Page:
New research launched today (Thursday 1st November 2018) shows that the average monthly voluntary donation made by parents to the school fund* has increased by more than a quarter, rising to £11.35 in 2018 from a reported £8.90 in 2017.
Parentkind, the national charity that supports parents in taking an active role in their children’s education, has launched the findings from its latest annual parent survey which highlights that two in five parents have been asked to contribute to the fund, which is used to ensure all children are able to participate fully in every aspect of school life.
Although respondents most commonly donate less than £10 a month (45% in 2018, down from 50% in 2017 and 53% in 2016), well over a quarter (29%) are giving between £10 and £30, a figure that has risen substantially from just a fifth (21%) in 2016. Encouragingly, more parents reported knowing how this money is spent, with over half (51%) stating as such, compared to just over a third of parents (38%) in 2017.
Further findings from the research showed that to help meet education funding shortfalls, parents have reported that schools have asked:
- Over a quarter of them to pay for school clubs that used to be free (26%) as well as being asked to pay to attend events such as sports days and concerts (28%)
- A fifth (21%) to supply teaching equipment (stationery, books, glue pens etc), up from 15% in 2017; and
- More than one in 10 (12%) to supply essentials such as toilet paper, which is up from 7% the previous year.
More parents this year have also reported that schools have reduced the number of teaching assistants (18% versus 15% in 2017); and the length of the school week (8% versus 5% in 2017).
Around half (49%) of all parents believe the pressures on school budgets have negatively impacted their child's education. Of the cost-cutting measures suggested by schools, the following were felt to have the most negative impact:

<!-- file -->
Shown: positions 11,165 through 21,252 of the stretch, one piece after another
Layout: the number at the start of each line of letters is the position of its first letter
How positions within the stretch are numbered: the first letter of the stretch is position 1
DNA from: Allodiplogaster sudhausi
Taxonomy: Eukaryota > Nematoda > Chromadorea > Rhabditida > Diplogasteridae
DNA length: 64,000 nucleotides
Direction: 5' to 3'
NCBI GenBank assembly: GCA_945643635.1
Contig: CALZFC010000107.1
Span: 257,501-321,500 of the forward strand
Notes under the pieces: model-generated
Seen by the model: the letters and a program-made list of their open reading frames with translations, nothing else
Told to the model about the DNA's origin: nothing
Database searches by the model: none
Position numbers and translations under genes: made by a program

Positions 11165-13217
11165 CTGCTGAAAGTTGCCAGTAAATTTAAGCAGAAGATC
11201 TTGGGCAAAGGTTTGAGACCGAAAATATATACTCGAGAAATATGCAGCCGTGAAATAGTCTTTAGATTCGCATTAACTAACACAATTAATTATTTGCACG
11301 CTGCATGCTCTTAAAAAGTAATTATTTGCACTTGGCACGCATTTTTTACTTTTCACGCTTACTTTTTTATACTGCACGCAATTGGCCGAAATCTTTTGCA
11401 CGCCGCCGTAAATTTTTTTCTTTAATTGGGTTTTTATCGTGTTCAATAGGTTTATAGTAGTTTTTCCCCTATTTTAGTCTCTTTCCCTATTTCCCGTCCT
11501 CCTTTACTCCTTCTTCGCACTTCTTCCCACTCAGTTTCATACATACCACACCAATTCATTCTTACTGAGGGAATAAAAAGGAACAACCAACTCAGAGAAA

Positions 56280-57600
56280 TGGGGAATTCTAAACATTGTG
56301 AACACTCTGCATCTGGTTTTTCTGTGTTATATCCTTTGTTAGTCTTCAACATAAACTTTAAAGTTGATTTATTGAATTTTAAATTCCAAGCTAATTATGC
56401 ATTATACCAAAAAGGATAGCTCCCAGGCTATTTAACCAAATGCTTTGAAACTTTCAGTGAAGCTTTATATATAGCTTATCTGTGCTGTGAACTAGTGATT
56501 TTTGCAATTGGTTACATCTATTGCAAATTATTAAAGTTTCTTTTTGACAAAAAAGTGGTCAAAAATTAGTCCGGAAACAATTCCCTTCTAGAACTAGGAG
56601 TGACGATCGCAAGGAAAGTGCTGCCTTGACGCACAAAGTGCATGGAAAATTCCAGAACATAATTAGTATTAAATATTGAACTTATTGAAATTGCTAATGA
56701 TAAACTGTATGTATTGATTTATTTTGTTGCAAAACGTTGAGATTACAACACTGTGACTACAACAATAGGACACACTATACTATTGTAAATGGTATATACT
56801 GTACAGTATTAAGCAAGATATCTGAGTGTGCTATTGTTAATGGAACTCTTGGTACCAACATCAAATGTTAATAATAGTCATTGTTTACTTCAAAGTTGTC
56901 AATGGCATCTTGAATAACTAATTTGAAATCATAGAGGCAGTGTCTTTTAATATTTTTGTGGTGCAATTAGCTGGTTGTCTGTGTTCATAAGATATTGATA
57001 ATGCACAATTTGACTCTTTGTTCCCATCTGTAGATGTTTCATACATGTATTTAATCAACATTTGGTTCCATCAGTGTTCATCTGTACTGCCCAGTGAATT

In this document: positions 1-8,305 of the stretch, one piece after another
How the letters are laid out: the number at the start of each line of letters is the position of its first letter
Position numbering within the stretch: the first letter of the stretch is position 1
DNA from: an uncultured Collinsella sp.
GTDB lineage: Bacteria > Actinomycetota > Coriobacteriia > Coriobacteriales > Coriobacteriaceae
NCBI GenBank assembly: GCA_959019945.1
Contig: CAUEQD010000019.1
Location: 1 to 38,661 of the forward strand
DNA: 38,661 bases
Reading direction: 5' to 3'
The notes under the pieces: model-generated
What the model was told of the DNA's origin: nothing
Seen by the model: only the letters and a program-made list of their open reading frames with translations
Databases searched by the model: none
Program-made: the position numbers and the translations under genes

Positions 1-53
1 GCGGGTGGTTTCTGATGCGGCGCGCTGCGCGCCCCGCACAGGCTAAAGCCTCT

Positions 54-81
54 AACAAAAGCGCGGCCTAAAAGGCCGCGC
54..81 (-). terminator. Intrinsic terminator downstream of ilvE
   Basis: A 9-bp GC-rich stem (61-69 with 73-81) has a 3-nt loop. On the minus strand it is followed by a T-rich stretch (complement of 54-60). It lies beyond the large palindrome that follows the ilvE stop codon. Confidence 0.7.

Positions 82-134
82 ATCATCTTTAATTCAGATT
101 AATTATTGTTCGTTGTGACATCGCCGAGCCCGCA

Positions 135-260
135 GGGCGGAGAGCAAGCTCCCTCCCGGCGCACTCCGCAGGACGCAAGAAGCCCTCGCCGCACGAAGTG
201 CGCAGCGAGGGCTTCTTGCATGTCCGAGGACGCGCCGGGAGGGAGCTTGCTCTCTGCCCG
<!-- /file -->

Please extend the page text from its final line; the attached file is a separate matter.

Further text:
- Four out of five (84%) parents said reducing the length of the school week (although this suggestion is the least likely to be implemented); and
- Increasing class sizes and reducing the range of subjects as well as the suggestion to reduce the number of support staff (which is reportedly happening in 15% of schools).
Regional differences showed parents in London were more likely to report that schools have implemented cost-cutting solutions across the board e.g. reducing the number of teaching assistants/support staff (32% vs 18% nationally) and reducing the length of the school day (21% vs 10% nationally).
Parents from the North West are also more likely than those in some other regions to report schools asking them to pay for events (33%), for school clubs (30%) and to help with maintenance activities (18%). Parents in Wales are more likely to report that schools have increased class sizes (21%) compared to some regions in England (particularly the East of England, East Midlands and the South West).
Michelle Doyle Wildman, Acting CEO of Parentkind, commented on the findings saying:
“Parentkind’s annual parent survey provides a compelling yardstick of the state of play in our schools by their principal stakeholder - parents. It’s vital that schools and decision-makers see education from the parent perspective.